The Bowne House in Flushing received a new state grant to
help its ongoing restoration project. Tribune Photos By Ira Cohen
By RICHARD FASANELLA
Tucked away between a Flushing playground
and tall apartment buildings, and surrounded by the bustle of busy Bowne Street and 37th
Avenue, stands a modest monument to American religious freedom The Bowne House.
With the help of a new state grant
announced last week this historical landmark may slowly regain some of the luster lost in
recent years. A request for a state grant enabling the Bowne House Historical Society to
continue the rehabilitation of the 17th century structure has been approved by Governor
George Pataki, according to Senator Frank Padavan.
The $175,474 grant issued under the
historic preservation portion of the 1996 Clean Water/Clean Air Bond Act will help
the Bowne House continue its ongoing renovation project. Padavan was also successful in
securing an earlier grant for the Bowne House project. In 1998, he won approval of a
$100,000 grant to help launch the three-phase rehabilitation effort.
"We are delighted by this new
grant," said Evangeline Egglezos, executive director of the Bowne House Historical
Society. "The Bowne House is deeply grateful for the efforts of all those who helped
secure this vital funding."
Stabilization of the foundation and the
frame of the home built by John Bowne in 1661 is the first of three phases of
rehabilitation mapped out by the Bowne House Historical Society. According to Egglezos,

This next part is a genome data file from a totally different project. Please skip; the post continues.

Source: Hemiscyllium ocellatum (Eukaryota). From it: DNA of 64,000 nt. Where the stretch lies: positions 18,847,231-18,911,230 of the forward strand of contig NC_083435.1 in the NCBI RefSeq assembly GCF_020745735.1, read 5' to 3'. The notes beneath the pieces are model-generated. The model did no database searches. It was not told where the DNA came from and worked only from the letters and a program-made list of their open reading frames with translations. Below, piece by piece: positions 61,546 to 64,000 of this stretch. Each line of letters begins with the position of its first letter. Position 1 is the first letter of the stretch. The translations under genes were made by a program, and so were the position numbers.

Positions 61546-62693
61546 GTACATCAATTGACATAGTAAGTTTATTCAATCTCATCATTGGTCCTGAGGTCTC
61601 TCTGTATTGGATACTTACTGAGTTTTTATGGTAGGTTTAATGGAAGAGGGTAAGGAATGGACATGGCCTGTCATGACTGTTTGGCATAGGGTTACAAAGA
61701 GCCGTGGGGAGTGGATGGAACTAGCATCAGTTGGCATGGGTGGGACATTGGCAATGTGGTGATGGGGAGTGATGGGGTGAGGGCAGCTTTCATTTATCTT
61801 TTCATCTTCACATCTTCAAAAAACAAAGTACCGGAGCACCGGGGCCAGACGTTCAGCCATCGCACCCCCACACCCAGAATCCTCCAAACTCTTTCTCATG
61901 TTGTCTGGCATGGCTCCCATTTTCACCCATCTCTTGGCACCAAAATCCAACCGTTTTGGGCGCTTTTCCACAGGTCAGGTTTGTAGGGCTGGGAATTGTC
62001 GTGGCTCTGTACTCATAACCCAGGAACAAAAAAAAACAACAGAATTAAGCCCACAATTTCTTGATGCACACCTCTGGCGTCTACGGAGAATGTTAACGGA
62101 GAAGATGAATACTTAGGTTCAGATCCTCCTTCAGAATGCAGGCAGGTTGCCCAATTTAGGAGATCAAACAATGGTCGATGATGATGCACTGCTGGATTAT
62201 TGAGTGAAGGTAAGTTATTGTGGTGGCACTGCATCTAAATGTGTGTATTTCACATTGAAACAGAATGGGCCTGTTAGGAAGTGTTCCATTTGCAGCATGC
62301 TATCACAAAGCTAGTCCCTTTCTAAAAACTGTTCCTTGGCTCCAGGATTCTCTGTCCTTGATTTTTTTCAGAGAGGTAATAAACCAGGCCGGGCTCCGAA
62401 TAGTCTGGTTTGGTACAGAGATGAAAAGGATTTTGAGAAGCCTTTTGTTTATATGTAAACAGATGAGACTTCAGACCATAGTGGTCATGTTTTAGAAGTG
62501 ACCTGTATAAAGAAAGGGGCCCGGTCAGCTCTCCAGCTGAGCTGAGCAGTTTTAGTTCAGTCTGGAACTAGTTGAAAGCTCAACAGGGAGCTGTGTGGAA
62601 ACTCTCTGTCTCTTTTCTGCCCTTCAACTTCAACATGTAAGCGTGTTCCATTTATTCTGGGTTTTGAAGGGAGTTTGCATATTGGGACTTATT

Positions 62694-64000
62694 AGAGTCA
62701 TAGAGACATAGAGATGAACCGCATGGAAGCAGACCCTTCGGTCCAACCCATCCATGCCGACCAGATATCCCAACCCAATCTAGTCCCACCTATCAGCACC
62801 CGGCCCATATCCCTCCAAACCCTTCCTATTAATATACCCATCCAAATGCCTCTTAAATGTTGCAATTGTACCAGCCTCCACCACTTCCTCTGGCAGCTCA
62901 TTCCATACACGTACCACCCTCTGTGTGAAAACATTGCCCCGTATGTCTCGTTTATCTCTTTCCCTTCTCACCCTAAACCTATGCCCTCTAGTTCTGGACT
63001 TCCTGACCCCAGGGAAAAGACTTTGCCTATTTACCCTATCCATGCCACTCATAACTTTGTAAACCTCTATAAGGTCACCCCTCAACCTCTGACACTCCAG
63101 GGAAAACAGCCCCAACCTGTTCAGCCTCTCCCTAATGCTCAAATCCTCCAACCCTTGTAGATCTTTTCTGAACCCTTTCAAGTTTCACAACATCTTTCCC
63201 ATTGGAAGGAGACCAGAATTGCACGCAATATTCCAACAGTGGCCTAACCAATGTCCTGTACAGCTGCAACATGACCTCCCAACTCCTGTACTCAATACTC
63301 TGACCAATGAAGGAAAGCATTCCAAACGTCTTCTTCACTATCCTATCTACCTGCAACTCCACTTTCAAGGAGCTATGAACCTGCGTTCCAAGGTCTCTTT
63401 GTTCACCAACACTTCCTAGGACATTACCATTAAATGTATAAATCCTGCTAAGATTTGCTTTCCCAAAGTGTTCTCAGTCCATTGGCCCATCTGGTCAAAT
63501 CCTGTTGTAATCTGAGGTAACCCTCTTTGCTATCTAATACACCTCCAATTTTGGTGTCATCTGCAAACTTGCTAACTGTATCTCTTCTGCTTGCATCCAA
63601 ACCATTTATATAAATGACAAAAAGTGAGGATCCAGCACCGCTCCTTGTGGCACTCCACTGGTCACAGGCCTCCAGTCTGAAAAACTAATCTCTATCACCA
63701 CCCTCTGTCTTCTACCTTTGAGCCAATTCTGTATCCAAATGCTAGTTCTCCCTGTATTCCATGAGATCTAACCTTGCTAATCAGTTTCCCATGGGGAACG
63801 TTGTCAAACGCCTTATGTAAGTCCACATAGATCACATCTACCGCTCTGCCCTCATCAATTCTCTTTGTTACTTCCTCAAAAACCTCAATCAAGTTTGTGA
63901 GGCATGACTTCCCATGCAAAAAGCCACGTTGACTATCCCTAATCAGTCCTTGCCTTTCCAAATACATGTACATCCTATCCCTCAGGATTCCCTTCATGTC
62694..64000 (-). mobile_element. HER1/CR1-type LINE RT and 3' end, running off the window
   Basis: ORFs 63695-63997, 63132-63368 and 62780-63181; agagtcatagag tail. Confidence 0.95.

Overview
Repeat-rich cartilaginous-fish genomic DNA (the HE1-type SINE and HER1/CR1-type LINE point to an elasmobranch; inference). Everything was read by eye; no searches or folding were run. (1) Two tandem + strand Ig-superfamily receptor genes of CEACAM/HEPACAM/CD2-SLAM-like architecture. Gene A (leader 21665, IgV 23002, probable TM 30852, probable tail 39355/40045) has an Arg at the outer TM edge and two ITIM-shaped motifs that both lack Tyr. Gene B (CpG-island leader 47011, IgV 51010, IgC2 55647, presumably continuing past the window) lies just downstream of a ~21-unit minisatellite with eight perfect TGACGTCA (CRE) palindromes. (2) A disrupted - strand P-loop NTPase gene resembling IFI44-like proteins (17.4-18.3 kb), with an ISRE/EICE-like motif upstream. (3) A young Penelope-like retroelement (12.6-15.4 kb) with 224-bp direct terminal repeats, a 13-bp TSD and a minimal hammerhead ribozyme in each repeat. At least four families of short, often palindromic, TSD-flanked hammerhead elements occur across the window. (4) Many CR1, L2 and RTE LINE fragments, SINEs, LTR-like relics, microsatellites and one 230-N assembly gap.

the grant money will go toward this phase of the restoration plan which is also the
"It is very encouraging to see the
Bowne House getting the recognition it deserves," Egglezos said. "By granting
this money, there is an implicit recognition its significance as an historic
The Bowne House was declared a city
landmark in 1966 by the Landmarks Preservation Commission.
During an inspection of the house last
year, Bradley Cohen, project manager of the Empire State Development Corporation commented
that the house is "in remarkably good condition given its age."
However work began last year to repair the
houses structural components that have been
compromised by "age, rot,
unsympathetic alterations and termite infestation," according to a newsletter
published in 1999.
Currently the restoration firm of Crowley
& Prudon Architects is taking part in the extensive repairs needed to maintain the
structure. The area in most need of repair reportedly lies in the northeast corner of the
1680 addition and 1830 modification of the structure. The architectural preservation team
is reportedly expected to underpin the houses foundation provide site drainage,
repair the structural frame, eliminate the termite infestation and reinstall the exterior
Egglezos said the second phase of the
restoration plan is to treat the mechanical systems of the house including the heating,
air conditioning, plumbing and wiring. Once that portion of the plan is completed, the
focus of the project will switch to renovating the exterior and interior parts of the